• OUR LADY of CZĘSTOCHOWA: st Sigismund parish church, Słomczyn, Poland; source: own collectionOUR LADY of CZĘSTOCHOWA
    st Sigismund parish church, Słomczyn, Poland
    source: own collection
link to OUR LADY of PERPETUAL HELP in SŁOMCZYN infoSITE LOGO

st Sigismund
Roman Catholic parish
05-507 Słomczyn
85 Wiślana str.
Konstancin deanery
Warsaw archdiocese
Poland

  • st SIGISMUND: st Sigismund parish church, Słomczyn, Poland; source: own collectionst SIGISMUND
    st Sigismund parish church, Słomczyn, Poland
    source: own collection
  • st SIGISMUND: XIX c., feretory, st Sigismund parish church, Słomczyn, Poland; source: own collectionst SIGISMUND
    XIX c., feretory
    st Sigismund parish church, Słomczyn, Poland
    source: own collection
  • st SIGISMUND: XIX c., feretory, st Sigismund parish church, Słomczyn, Poland; source: own collectionst SIGISMUND
    XIX c., feretory
    st Sigismund parish church, Słomczyn, Poland
    source: own collection
  • st SIGISMUND: XIX c., feretory, st Sigismund parish church, Słomczyn, Poland; source: own collectionst SIGISMUND
    XIX c., feretory
    st Sigismund parish church, Słomczyn, Poland
    source: own collection
  • st SIGISMUND: XIX c., feretory, st Sigismund parish church, Słomczyn, Poland; source: own collectionst SIGISMUND
    XIX c., feretory
    st Sigismund parish church, Słomczyn, Poland
    source: own collection

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WHITE BOOK
Martyrology of the clergy — Poland

XX century (1914 – 1989)

personal data

review in:

link do KARTY OSOBOWEJ - POLSKA WERSJA
  • KRUPIŃSKI Marian, source: wtg-gniazdo.org, own collection; CLICK TO ZOOM AND DISPLAY INFOKRUPIŃSKI Marian
    source: wtg-gniazdo.org
    own collection

surname

KRUPIŃSKI

forename(s)

Marian

  • KRUPIŃSKI Marian - Commemorative plaque, Underground Resistance State monument, Poznań, source: own collection; CLICK TO ZOOM AND DISPLAY INFOKRUPIŃSKI Marian
    Commemorative plaque, Underground Resistance State monument, Poznań
    source: own collection
  • KRUPIŃSKI Marian - Underground Resistance State monument, Poznań, source: own collection; CLICK TO ZOOM AND DISPLAY INFOKRUPIŃSKI Marian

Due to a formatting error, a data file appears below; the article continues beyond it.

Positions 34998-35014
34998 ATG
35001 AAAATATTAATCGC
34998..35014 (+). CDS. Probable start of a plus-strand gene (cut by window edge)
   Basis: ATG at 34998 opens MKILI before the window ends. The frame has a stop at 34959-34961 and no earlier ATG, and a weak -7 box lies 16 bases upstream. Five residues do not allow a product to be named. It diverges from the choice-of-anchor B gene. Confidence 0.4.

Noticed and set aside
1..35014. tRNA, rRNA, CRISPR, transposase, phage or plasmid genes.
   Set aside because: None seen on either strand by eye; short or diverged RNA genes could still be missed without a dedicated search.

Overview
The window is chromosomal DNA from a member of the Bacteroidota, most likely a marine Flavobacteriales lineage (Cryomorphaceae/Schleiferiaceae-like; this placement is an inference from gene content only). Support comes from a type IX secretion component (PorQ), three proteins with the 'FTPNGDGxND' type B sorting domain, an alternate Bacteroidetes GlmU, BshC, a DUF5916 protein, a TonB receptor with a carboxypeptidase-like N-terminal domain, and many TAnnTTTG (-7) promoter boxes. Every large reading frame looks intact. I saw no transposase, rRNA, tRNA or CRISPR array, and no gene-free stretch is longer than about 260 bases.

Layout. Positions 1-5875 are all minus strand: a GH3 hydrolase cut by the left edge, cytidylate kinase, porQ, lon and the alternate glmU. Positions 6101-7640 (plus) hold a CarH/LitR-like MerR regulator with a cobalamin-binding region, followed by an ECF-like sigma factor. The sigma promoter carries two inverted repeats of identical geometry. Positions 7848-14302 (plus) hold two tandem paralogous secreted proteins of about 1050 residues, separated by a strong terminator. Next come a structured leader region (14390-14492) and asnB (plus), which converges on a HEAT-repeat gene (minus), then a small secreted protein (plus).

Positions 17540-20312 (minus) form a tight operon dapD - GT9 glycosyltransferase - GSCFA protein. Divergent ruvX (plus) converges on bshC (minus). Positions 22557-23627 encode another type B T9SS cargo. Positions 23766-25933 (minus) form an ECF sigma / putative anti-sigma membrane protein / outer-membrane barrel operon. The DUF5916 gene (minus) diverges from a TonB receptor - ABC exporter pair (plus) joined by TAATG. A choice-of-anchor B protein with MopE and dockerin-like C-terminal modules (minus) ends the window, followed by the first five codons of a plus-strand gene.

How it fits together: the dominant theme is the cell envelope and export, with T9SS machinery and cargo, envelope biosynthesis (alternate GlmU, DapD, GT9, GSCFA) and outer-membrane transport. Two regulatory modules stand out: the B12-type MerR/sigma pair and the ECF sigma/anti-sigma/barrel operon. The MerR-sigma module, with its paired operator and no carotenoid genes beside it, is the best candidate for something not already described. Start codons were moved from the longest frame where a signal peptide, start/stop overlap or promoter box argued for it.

Underground Resistance State monument, Poznań
    source: own collection
  • KRUPIŃSKI Marian - Underground Resistance State monument, Poznań, source: own collection; CLICK TO ZOOM AND DISPLAY INFOKRUPIŃSKI Marian
    Underground Resistance State monument, Poznań
    source: own collection

function

diocesan priest

creed

Latin (Roman Catholic) Church
more on: en.wikipedia.org [access: 2014.09.21]

diocese / province

Polish Catholic Mission in France
Gniezno and Poznań archdiocese (aeque principaliter)
more on: www.archpoznan.pl [access: 2012.11.23]

date and place of birth

06.12.1909

Koźmin Wlkp.

presbyter (holy orders)/
ordination

15.06.1935 (Gniezno cathedral)

positions held

priest to Polish émigrés in France (Wittenheim–Theodore in Alsace) and Belgium, f. vicar in Piłka, Miejska Górka (from 1935) parishes, f. theology and philosophy student at Theological Seminary in Poznań (till 1935) and Gniezno

date and place of death

27.12.1941

KL Dachau

cause of death

extermination: exhaustion, starvation and lethal injection

details of death

After German and Russian invasion of Poland in 09.1939 and start of the II World War, after start in 05‑06.1940 of German occupation of France, jailed by the Germans in 1940 in Mühlhausen, in the German–occupied France. For half a year kept in a camp n. Strassburg and then transported to KL Dachau concentration camp where was murdered — tortured, admitted to camp’s „hospital” and there prob. given a lethal injection.

perpetrators

Germans

others related in death